By: Abdulrahman Shamlan
As part of the large toll a year-plus of crisis has had on the Yemeni economy, the nation’s real estate market has been delivered a significant blow
Many businesses, companies and enterprises have closed their doors. In addition, the amount of embassy staff members present in Sana’a has significantly decreased for security reasons. While before such individuals would rent large villas in Sana’a, their absence has since helped to trigger a recession in the real estate market.
It tends to be true all throughout the world: if an economy is booming, real estate market activities will be at their apex; but when an economy struggles, so too will the real estate market.
Many villas and furnished apartments in Sana’a’s upscale Haddah area, where many large companies are based, appear to be empty. Meanwhile, landlords have reduced rents in the hopes that their villas might soon be occupied again.
According to local real estate agents who spoke with the National Yemen, the real estate market in the Yemeni capital of Sana’a has experienced a difficult time as selling, buying, and renting has experienced a great slowdown.
However, some agents predicted that the real estate market would bounce back in the months to come. But they also stressed that the market wouldn’t see improvement unless security and stability were restored.
Mohammed Al-Harithi, a real estate agent in Haddah, told the National Yemen, “Many embassies used to lease big and expensive villas in Haddah, but many of them vacated the villas and left the country during the protracted crisis.”
He said a number villas, houses and apartments had been empty for over six months because while so many residences are vacant, demand is very low.
“Realizing that the real estate market was experiencing a recession, the owners of villas, houses and apartments decided to lower their rents. The average rent went down 30 percent. But in some cases, it hit an all-time low – about a 50 percent reduction,” said al-Harithi.
Speaking about the effects on agents’ incomes, he said, “Our income has been severely hit. We now get less than 30% of what we used to earn before the crisis showed its ugly face.”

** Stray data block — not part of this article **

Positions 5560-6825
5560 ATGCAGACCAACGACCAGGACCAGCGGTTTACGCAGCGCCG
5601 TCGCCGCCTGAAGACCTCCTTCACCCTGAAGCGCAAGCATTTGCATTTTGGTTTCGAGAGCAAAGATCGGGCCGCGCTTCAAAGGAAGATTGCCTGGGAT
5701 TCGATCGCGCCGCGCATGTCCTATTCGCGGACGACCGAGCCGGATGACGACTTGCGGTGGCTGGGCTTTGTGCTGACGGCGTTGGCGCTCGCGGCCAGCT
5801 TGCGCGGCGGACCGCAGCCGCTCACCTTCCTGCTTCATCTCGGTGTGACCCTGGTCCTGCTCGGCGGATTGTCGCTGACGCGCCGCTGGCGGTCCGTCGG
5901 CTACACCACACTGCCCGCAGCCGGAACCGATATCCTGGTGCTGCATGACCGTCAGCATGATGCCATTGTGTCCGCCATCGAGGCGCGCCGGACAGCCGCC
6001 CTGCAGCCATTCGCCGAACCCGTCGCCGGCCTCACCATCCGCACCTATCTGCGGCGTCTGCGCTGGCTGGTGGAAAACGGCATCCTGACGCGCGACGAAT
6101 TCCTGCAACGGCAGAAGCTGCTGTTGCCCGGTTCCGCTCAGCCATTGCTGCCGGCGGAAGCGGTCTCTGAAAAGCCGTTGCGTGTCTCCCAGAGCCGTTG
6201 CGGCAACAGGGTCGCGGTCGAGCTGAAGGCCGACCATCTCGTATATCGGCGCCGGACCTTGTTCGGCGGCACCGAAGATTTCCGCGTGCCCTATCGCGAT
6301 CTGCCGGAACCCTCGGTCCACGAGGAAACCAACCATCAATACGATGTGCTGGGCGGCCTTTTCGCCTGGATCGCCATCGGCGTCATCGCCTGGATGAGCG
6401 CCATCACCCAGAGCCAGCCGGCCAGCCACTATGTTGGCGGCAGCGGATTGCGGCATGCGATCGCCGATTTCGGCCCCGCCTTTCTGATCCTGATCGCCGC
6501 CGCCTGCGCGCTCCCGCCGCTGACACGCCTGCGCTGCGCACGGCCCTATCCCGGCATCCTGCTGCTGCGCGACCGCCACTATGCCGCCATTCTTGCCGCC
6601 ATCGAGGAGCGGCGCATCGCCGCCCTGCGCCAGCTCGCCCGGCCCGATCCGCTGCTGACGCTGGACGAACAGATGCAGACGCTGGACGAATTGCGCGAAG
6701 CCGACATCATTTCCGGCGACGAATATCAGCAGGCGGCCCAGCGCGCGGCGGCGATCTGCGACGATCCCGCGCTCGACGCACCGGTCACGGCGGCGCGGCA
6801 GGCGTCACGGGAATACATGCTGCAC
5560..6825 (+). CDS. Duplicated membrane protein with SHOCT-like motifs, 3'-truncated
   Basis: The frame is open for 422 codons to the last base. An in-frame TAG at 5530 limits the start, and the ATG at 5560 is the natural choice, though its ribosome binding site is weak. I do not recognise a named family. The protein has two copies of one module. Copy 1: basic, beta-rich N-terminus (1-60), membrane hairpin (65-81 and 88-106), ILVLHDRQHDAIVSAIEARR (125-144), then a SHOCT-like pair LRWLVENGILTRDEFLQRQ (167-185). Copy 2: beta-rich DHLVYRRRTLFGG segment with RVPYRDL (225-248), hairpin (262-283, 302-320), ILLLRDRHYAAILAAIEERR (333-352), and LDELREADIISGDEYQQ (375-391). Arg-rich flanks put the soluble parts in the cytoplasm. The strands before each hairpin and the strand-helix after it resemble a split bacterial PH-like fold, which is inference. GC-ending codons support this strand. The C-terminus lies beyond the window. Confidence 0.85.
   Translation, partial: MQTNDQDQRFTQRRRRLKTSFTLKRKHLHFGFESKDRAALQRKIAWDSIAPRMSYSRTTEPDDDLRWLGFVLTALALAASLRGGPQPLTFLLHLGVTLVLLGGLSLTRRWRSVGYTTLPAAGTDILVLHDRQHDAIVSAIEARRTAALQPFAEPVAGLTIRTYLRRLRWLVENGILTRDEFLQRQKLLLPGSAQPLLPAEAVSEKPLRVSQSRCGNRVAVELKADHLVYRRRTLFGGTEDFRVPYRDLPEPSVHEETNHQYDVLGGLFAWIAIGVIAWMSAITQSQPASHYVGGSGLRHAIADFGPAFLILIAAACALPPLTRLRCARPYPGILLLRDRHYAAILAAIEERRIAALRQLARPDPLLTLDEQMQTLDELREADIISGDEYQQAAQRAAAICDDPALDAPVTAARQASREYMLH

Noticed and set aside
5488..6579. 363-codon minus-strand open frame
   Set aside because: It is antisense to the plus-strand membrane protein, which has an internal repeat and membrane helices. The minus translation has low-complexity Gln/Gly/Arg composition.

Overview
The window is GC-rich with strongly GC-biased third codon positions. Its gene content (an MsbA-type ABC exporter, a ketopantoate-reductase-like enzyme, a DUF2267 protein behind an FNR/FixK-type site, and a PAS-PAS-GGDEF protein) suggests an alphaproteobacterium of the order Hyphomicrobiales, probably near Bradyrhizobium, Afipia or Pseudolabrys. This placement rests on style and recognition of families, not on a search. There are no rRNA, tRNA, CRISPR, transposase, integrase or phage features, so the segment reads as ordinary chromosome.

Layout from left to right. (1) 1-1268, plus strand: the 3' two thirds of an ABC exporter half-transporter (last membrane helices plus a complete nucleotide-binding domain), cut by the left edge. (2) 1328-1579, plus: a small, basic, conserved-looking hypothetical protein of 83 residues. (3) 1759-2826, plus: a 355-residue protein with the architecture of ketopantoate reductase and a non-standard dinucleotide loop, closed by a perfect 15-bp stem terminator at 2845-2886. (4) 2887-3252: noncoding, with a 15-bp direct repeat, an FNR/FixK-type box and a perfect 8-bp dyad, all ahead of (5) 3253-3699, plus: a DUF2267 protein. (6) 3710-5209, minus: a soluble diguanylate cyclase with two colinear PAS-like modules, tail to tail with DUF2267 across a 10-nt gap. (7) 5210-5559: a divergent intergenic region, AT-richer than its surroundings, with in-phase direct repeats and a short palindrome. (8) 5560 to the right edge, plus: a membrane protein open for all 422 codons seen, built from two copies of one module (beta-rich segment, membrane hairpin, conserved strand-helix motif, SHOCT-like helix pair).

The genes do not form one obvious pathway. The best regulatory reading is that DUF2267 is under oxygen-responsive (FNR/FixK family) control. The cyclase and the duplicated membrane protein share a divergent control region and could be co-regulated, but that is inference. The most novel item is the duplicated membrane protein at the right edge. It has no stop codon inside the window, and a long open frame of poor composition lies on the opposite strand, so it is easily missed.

According to him, although rental prices dropped significantly, the value of properties for sale was only slightly reduced, if at all.
Khaled Al-Alwai, the owner of a villa in Asar area, said, “I used to rent out the second floor of my villa for $600, but now I only receive half that amount as monthly rent.”
“My tenant came and asked me to lower the rent because he said he couldn’t afford to pay that amount of money anymore because his business had been severely hit by the crisis,” said Al-Alawi.
“At first I reduced the rent to $500, but when I noticed that he was about to leave the house and look for a smaller one, I started charging him only $300 per month.”
Musa Mutahar Fadael, another real estate agent, said real estate activity is now better than it had been in previous months.
“I can say that the real estate market state is improving and that demand has increased over the last couple months,” he said.
According to Fadael, most of the villas which have been empty for more than six months are owned by inflexible owners who have refused to lower rents in line with the low demand.
Not only has the rent in the more affluent areas gone down, but it’s also lowered in Sana’a’s more accessible neighborhoods.
Rajeh Saleh, the owner of a small house in Shumaila, said his house had stayed empty for more than five months after the former tenant left.
“When the second floor occupant left, I struggled to find another one even though I reduced the rent. In the past, I would find another tenant within a few days,” he said.